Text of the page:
||Liturgy in Judeo-German, newly arrived from Erez Israel, for women to recite prior to the Ne'alah service on Yom Kippur.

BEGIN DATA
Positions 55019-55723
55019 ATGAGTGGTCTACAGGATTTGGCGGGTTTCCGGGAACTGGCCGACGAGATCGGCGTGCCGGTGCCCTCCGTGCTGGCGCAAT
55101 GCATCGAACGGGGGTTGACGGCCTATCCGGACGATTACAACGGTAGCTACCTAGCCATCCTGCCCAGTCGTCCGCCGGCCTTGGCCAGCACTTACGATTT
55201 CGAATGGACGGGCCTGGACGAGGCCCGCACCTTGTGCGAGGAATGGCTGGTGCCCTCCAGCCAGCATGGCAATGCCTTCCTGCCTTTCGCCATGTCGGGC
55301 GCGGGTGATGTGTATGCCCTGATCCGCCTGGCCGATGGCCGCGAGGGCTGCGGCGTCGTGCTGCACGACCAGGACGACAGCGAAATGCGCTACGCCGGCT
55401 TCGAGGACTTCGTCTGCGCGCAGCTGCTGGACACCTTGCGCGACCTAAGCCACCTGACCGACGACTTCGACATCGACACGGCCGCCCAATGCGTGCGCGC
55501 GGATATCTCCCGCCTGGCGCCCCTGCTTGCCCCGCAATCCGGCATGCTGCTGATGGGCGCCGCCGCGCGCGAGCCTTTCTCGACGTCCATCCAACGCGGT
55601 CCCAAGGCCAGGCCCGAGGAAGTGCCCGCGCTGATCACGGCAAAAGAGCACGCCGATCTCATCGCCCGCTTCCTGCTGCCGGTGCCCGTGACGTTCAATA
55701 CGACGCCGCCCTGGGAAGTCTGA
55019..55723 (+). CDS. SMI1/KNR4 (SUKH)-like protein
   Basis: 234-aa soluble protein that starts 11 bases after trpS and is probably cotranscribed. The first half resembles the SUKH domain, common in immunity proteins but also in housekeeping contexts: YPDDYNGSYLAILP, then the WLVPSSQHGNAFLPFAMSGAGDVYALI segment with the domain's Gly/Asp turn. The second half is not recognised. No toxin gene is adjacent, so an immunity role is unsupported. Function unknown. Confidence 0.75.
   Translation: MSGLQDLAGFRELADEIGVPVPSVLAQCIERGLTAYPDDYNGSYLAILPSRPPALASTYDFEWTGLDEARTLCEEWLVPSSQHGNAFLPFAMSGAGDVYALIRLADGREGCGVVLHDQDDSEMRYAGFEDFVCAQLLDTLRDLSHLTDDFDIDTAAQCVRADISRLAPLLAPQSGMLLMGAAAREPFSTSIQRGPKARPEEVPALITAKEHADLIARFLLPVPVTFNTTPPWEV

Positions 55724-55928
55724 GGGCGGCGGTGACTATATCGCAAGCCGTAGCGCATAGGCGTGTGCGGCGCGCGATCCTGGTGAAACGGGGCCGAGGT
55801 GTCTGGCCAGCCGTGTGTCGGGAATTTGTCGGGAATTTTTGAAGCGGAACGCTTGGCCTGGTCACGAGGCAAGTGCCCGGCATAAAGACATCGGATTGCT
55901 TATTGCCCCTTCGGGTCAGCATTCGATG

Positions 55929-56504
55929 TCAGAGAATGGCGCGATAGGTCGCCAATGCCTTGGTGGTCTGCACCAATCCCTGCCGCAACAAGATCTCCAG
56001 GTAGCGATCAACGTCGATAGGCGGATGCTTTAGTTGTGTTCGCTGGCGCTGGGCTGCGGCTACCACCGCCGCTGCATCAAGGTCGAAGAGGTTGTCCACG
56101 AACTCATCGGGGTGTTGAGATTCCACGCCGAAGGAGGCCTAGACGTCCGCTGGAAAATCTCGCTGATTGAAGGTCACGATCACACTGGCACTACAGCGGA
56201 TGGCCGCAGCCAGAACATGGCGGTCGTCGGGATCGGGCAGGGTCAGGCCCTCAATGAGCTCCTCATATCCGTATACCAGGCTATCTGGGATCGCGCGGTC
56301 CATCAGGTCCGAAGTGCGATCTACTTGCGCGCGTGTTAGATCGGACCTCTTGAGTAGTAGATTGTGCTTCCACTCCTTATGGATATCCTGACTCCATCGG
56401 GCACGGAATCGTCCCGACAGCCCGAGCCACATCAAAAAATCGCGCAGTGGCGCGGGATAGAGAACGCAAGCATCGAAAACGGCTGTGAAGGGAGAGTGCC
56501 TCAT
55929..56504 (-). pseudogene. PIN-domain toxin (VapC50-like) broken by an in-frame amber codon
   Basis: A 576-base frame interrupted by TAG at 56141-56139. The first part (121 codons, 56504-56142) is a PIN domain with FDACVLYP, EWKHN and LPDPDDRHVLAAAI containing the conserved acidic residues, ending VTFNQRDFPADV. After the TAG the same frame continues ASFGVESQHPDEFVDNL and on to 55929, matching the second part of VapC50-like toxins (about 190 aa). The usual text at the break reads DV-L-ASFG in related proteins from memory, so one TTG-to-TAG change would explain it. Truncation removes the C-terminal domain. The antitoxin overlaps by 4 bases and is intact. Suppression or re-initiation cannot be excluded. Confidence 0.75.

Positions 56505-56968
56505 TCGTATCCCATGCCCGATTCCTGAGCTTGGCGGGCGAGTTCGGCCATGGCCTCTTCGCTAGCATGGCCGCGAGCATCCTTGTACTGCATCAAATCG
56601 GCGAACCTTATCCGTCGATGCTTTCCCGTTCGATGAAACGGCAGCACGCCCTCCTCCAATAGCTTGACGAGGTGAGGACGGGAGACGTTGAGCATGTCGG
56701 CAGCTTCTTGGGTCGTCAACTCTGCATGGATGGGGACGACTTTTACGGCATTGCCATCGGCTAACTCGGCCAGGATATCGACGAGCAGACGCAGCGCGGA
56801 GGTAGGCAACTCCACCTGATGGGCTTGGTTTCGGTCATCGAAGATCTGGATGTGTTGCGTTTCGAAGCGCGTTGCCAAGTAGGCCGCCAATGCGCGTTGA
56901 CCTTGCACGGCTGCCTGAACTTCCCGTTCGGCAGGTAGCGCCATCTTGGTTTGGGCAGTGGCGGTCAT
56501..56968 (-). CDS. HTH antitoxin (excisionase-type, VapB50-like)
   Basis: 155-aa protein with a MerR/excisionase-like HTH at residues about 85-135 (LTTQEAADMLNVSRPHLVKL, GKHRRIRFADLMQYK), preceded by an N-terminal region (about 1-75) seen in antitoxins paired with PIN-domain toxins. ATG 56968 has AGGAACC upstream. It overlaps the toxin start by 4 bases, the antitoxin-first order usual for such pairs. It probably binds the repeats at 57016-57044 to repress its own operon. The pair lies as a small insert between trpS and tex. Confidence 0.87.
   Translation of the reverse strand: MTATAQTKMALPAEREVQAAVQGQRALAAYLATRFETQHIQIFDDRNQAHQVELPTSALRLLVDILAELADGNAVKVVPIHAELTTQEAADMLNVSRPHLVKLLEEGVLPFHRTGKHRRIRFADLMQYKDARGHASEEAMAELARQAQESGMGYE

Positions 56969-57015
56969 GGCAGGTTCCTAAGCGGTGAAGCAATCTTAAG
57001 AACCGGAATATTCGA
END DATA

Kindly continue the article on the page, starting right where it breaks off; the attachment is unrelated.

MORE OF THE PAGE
The general category of Tehinnah (Tehinnot) are a form of piyyutin which originated in the tahanun prayer for the fasts of Monday and Thursday. The term was also transferred to piyyutim for the selihot days, and indeed both the construction and subject of the tehinnah are similar to selihot. The tehinnah is usually said quietly, its subject being the relationship between G-d and the people of Israel. It is sometimes constructed in rhymed verses, sometimes in rhymed rhetoric, or even unrhymed, in the style of a bakkashah. In addition to Hebrew tehinnot, there were Yiddish-German ones for women published in small brochures from the beginning of the 18th century in Bohemia (Prague), Switzerland (Basle), Germany (Sulzbach, Fuerth, Roedelheim), and many towns of Russia and Poland. Occasionally tehinnot were added as appendixes to editions of the prayer book.